NLRB Rules McDonald's Responsible for Everyone Under the Golden Arches

The National Labor Relations Board ruled that both McDonald’s and its franchisees are responsible for the treatment of workers.

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The National Labor Relations Board ruled Tuesday that both McDonald’s and its franchisees are responsible for the treatment of its workers. If the decision holds, it could set a precedent allowing the nearly 300,000 workers at franchises to unionize nationally.

As Steven Greenhouse reported:

Richard F. Griffin Jr., the labor board’s general counsel, said that of the 181 unfair labor practice complaints filed against McDonald’s and its franchisees over the last 20 months, he found that 43 had merit on such grounds as illegally firing or threatening workers for pro-union activities."

As Ned Resnikoff explained, the existing franchising structure is part of what kept the national brands insulated from the affairs of local franchises:

Under this system, local franchise owners carry the responsibility of paying workers, managing fast food restaurants on a day-to-day basis, and adhering to the rules handed down by whichever corporation owns the restaurant’s brand. And to top it all off, the franchisee pays the corporation royalties in exchange for the privilege of using its name and business model.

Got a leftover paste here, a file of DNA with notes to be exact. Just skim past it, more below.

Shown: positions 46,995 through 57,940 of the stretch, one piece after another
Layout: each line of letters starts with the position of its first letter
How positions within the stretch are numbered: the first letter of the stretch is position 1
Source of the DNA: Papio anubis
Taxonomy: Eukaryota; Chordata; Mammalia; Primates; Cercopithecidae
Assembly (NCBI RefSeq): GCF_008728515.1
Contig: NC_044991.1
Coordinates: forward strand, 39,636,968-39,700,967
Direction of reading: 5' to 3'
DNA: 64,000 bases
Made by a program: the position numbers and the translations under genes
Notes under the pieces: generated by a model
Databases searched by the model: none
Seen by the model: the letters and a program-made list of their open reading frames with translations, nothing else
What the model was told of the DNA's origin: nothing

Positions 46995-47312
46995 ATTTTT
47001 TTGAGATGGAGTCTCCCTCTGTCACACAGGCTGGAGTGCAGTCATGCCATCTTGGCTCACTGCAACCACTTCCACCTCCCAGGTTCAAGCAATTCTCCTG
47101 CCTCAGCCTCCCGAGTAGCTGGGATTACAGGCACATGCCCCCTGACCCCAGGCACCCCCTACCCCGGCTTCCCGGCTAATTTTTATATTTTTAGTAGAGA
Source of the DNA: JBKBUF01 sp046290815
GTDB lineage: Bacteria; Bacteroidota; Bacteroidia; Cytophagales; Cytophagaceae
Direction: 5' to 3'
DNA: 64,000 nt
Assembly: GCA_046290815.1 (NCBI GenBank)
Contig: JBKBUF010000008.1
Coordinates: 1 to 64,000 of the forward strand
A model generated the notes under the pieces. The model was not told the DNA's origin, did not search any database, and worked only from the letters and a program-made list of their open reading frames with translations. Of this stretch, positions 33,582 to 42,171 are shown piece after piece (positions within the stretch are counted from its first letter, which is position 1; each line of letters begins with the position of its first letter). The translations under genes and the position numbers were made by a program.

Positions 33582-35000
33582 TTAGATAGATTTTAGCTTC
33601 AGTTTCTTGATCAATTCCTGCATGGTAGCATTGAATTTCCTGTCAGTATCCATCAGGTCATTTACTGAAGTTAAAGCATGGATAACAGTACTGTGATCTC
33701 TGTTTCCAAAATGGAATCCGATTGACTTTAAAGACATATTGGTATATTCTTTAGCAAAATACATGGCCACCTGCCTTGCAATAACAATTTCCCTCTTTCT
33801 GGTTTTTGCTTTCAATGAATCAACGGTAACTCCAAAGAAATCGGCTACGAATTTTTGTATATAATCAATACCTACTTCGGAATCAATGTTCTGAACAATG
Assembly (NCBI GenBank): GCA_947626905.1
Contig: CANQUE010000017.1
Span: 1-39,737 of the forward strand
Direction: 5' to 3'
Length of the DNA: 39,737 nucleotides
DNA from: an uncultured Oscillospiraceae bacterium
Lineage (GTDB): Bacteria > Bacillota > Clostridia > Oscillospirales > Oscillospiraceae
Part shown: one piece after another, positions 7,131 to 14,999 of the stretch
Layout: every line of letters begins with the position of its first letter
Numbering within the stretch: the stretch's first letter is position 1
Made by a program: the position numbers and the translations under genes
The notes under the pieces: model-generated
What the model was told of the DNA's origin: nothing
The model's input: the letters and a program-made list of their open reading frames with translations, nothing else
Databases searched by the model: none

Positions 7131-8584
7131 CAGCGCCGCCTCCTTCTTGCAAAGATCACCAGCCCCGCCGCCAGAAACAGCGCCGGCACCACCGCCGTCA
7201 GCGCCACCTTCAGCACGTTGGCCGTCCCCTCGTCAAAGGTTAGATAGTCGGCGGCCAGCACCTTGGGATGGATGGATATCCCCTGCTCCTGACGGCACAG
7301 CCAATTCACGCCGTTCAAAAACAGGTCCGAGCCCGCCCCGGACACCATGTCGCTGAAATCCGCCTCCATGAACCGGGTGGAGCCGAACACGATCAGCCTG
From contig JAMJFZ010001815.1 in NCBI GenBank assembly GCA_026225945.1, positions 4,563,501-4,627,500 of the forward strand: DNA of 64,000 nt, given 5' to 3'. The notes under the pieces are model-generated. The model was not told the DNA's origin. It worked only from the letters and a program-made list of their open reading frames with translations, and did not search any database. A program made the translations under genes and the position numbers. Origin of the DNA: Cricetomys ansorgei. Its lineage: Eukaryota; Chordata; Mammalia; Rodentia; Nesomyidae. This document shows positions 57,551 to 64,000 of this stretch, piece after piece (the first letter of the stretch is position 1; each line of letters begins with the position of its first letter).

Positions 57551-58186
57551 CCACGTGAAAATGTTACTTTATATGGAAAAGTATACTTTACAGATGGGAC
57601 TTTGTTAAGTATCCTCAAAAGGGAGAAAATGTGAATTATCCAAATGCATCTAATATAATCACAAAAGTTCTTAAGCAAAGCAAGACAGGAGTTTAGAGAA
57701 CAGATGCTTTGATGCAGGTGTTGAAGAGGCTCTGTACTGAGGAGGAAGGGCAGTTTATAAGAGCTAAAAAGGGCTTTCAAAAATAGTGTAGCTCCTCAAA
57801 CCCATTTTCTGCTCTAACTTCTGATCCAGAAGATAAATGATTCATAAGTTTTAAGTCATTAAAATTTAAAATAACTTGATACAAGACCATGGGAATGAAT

The ruling, however, may change all of that starting with McDonald's. In a statement obtained by The Wire, the Vice President of Labor and Workforce Policy Angelo Amador for the National Restaurant Associated offered this assessment:

The long-established joint-employer standard has helped create millions of restaurant jobs through the franchisor/franchisee model. NLRB’s attempts to overhaul the law will have dire consequences to franchisees, franchise employees, and the economy as a whole.

By making franchisors liable for their franchisees’ employment practices and redefining individually owned franchises as ‘big business,’ NLRB would disrupt the franchisor/franchisee relationship and impede entrepreneurship and restaurants’ ability to continue to create jobs, particularly in an increasingly challenging economic environment.  The net effect is counterproductive and will indeed create ‘big business.’

Heather Smedstad, senior vice president of human resources at McDonald’s USA, also contested the ruling, saying that the effect will be different:

This relationship does not establish a joint employer relationship under the law. This decision to allow unfair labor practice complaints to allege that McDonald’s is a joint employer with its franchisees is wrong. McDonald’s will contest this allegation in the appropriate forum.”

Meanwhile, advocates of fast-food workers are celebrating:

This article is from the archive of our partner The Wire.